It starts with a problem which in and of itself is unsolvable without someone intervening…
The wine has run out, and there is going to be a rush on, and shame, dishonour and disgrace are going to fall on the hosts.
Then Mary says say “Do whatever he tells you”.
Which would be okay, if he didn’t ask you to do something weird like fill up stone water jars for foot washing (they would be disgusting, muddy and generally grotty), and then draw
some water out and give it to the wine taster (presumably your boss, or least a pretty senior servant).
The wine taster tastes the ‘wine’, and judgement should follow.
After all the servants know the wine isn’t wine but water.
It is not good enough to serve.
It is substandard and will probably result in someone’s dismissal.
…and yet at the critical moment when they should have been condemned for their inadequacy of serving filthy water instead of wine a transformation had happened…
They don’t get what they deserve, anger, judgement, dishonour, shame and exposure, they get what don’t deserve praise and acclamation.
A miracle had happened.
By the intervention of Christ, something that was watery failure became a sign (as wine was) of God’s transforming love, his goodness and his provision.
In many ways this is a little like our lives.
We know we are not good enough for God.
We are watery failures at times, with murky patches and maybe the odd toenail floating in our lives.
When we come before the judge who knows his footwash from his choicest wines, we get what we don’t deserve, we may not have been good enough, our wine maybe substandard, but due to being in Christ everything has changed.
We are not good enough, but by faith in Christ, taking that risk and that step of faith through his cross and resurrection, all our watery failures are absolved, we are cleansed and transformation occurs from heavens perspective on our lives.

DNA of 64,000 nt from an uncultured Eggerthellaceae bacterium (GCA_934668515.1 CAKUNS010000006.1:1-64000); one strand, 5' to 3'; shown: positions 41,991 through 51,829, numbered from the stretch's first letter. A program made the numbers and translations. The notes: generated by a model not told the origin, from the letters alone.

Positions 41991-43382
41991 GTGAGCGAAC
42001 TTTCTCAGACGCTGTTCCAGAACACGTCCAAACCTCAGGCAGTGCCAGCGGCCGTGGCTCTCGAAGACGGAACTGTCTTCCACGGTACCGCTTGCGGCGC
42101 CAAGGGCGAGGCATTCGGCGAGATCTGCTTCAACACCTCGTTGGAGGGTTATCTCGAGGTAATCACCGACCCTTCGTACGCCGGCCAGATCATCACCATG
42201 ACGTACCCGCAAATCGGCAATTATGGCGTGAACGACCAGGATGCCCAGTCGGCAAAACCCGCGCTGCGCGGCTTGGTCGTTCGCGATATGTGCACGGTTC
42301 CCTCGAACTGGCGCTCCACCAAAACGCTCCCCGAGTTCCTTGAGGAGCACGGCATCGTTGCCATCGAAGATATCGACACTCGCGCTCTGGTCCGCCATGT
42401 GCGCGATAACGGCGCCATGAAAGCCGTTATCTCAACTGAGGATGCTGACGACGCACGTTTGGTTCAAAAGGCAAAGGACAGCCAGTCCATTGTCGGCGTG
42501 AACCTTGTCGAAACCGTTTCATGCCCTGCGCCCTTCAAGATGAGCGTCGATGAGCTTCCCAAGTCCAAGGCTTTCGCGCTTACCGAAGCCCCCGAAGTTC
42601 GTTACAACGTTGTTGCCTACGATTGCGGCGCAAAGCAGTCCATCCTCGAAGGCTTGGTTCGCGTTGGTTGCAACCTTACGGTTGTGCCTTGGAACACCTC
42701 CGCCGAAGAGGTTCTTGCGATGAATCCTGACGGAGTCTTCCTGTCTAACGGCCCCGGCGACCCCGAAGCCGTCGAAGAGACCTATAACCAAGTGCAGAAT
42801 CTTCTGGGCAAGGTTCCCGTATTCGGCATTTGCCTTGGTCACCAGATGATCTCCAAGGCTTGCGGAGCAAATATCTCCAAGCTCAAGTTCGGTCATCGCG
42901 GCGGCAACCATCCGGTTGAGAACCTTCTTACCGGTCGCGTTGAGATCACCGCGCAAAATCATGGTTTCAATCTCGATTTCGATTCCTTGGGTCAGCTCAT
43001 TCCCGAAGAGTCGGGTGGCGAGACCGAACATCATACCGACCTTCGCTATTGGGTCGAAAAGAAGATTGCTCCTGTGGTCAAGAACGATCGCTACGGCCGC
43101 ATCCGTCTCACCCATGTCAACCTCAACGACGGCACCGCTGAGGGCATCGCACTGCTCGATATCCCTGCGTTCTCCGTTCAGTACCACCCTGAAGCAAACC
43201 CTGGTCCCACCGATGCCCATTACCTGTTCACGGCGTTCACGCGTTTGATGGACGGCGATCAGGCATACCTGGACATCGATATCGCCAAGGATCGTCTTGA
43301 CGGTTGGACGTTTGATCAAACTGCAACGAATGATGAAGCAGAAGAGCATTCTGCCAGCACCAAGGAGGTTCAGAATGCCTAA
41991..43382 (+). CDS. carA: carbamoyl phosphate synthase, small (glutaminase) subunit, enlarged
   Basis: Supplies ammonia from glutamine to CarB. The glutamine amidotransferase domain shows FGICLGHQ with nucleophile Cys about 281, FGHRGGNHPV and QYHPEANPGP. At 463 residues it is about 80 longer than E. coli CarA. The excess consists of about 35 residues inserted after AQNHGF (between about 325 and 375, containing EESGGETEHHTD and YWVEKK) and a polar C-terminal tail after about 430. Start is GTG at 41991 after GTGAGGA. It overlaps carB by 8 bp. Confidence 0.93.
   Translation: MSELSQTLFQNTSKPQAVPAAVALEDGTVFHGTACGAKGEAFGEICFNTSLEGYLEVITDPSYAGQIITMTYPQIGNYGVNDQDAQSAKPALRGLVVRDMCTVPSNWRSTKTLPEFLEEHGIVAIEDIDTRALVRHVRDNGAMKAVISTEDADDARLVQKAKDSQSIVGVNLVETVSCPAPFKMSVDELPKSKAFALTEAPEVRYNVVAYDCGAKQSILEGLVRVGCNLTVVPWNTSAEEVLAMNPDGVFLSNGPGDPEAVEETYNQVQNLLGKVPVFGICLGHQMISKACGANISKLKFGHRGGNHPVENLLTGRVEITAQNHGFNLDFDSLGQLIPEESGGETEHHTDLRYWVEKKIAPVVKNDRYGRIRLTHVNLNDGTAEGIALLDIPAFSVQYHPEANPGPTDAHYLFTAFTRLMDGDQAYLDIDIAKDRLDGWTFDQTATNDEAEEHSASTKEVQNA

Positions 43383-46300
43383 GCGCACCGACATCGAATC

“He who knew no sin became sin for us that we might have the righteousness of God” (2 Corinthians 5:21).
When we come to Jesus a transformation happens, we who were once objects of wrath, God’s enemies and far from him, the moment Jesus steps in we become friends of God, his children, beloved, forgiven and restored.
The issue is are we prepared to risk it all on Jesus, knowing that on our own devices we are doomed, but with him our only chance for vindication.
To often we think of Mission as clever stratagies and techniques.
We can often get caught up with the misunderstanding that Mission is an event and yet I think actually more like a spirituality.
Mission is a choice in real peoples lives.
Its a lifestyle of obedience, of saying yes to God.
Not just saying ‘yes’ as a one off event when we were converted but daily, hourly, in each and every moment saying ‘yes’ to the promptings and guidance of the Holy Spirit and walking in the way of Christ.
It is about being people who live differently, being ‘salt and light’, exposing and driving back darkness and being beacons of hope that reveal the light of the world, or as salty people called to be combatting decay and making people thirsty for the water of life.
It is trying to walk the tightrope of radical non conformity, being in the world but not of the world. The Bible calls us to be aliens in the world (2 Peter 2:10-12).
We are also called to be ambassadors (2 Corinthians 5:20), someone from another country representing them wherever they go, almost being walking billboards for their nation or Kingdom.
Called to think of ourselves as belonging to a different Kingdom from the world, living for a different King, and our lives point to him, we represent him to his world, calling his world back to him.
We are called for us to consider ourselves as alien ambassadors for the Kingdom of heaven.
And where are you called?
Where is it you go?
Who is it you talk too?
Thinking that God has put people and places across your path, and building relationships with those around us, being a blessing and shining out for Christ with our words and actions working together as we step out where the spirit leads…
God can and will use everything we do for his glory if we offer it to him.
I’ll close with a verse from Romans:
“In view of Gods great mercy brothers and sisters offer your souls and bodies as living sacrifices Holy and pleasing to God this is your Spiritual act of Worship”.